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Leaked Chinese document reveals plan to ‘win a war’ and surpass US military

U.S. Secretary of Defense James N. Mattis meets with China's Minister of Defense Gen. Wei Fenghe at the People's Liberation Army's Bayi Building in Beijing, China, on June 28, 2018. (Army Sgt. Amber I. Smith/Department of Defense)
July 06, 2018

Internal Chinese documents have been leaked and expose Beijing’s bold military goals.

Military reform documents reveal Beijing’s intent to grow its military prowess abroad for the potential to “manage a crisis, contain a conflict, [and] win a war,” in addition to surpassing the United States in military capabilities, Newsweek reported this week.

The Central Military Commission published the documents in February to promote Chinese President Xi Jinping’s “thought on strengthening the armed forces.”

The Kyodo News agency obtained the leaked document.

The leaked Chinese document also referred to the U.S. military as “a slower vehicle on a curve” that it is slated to surpass, and criticizes the “antagonistic blocs of the Western world.”

However, the document emphasized avoiding the “Thucydides Trap” in which an emerging power faces conflict with a more powerful opponent. It said that a strong military helps to “escape the obsession that war is unavoidable between an emerging power and a ruling hegemony.”

If the planned reform efforts are carried out, it may increase tension with China’s regional neighbors, Japan; the United States, and the disputed South China Sea.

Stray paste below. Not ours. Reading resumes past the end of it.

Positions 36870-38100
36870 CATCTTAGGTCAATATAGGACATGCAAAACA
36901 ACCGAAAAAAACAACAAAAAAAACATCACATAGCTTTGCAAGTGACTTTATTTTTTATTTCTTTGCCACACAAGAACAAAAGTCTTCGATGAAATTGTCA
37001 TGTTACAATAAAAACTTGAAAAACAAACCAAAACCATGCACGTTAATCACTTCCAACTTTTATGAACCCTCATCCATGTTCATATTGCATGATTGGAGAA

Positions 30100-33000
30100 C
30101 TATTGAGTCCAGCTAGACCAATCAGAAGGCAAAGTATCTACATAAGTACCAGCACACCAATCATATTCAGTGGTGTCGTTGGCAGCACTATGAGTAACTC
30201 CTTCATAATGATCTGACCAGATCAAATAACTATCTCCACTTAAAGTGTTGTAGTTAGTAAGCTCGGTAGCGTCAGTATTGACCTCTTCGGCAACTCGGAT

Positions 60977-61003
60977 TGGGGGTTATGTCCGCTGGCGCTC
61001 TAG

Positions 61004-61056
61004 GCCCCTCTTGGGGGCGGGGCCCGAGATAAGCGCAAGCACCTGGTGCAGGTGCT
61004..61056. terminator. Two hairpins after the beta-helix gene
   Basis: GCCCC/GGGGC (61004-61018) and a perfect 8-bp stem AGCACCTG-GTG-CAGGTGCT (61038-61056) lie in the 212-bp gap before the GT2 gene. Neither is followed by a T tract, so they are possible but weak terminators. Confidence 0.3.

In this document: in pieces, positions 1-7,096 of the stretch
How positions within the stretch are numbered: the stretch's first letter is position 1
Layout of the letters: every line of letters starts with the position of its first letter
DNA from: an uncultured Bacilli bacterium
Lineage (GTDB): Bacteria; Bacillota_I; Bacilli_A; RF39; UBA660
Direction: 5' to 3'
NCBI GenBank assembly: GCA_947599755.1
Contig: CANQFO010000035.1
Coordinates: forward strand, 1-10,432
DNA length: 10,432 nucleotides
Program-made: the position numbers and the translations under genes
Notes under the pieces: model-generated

“As we open up and expand our national interests beyond borders, we desperately need a comprehensive protection of our own security around the globe,” the document said.

It reveals that the People’s Liberation Army (PLA) goals are consistent with those of Xi Jinping.

The document added that military growth will enable China to “more effectively create a situation, manage a crisis, contain a conflict, win a war, defend the expansion of our country’s strategic interests in an all-round fashion and realize the goals set by the party and Chairman Xi.”

The document emphasized that a “strong military might is important for a country to grow from being big to being strong.”

The tone suggests that China is planning to ramp up its military strategy beyond its coastline.

This week, the PLA Navy launched two Type 055 advanced warships capable of “surface warfare, long-range air defense and anti-submarine operations, as the country’s naval modernization continues apace.”

The destroyers boast technology similar to that of U.S. destroyers, including “multifunction phased array radars used to track the most advanced warplanes.”

The PLA Navy also recently launched Type 001A, its first aircraft carrier produced within China, revealing Beijing’s engineering accomplishment and determination.

This marks the transition from an outdated fleet to a top global fleet.

Earlier this year, a report by the International Institute for Strategic Studies said that China had made “remarkable” progress increasing its air and naval power.

The report expressed that China’s military capabilities could surpass the U.S. in coming years.

With increased stealth combat aircraft, missile research and production, along with new warships and naval technology, China’s recent innovations and developments have quickly propelled it to become a world leader in military force.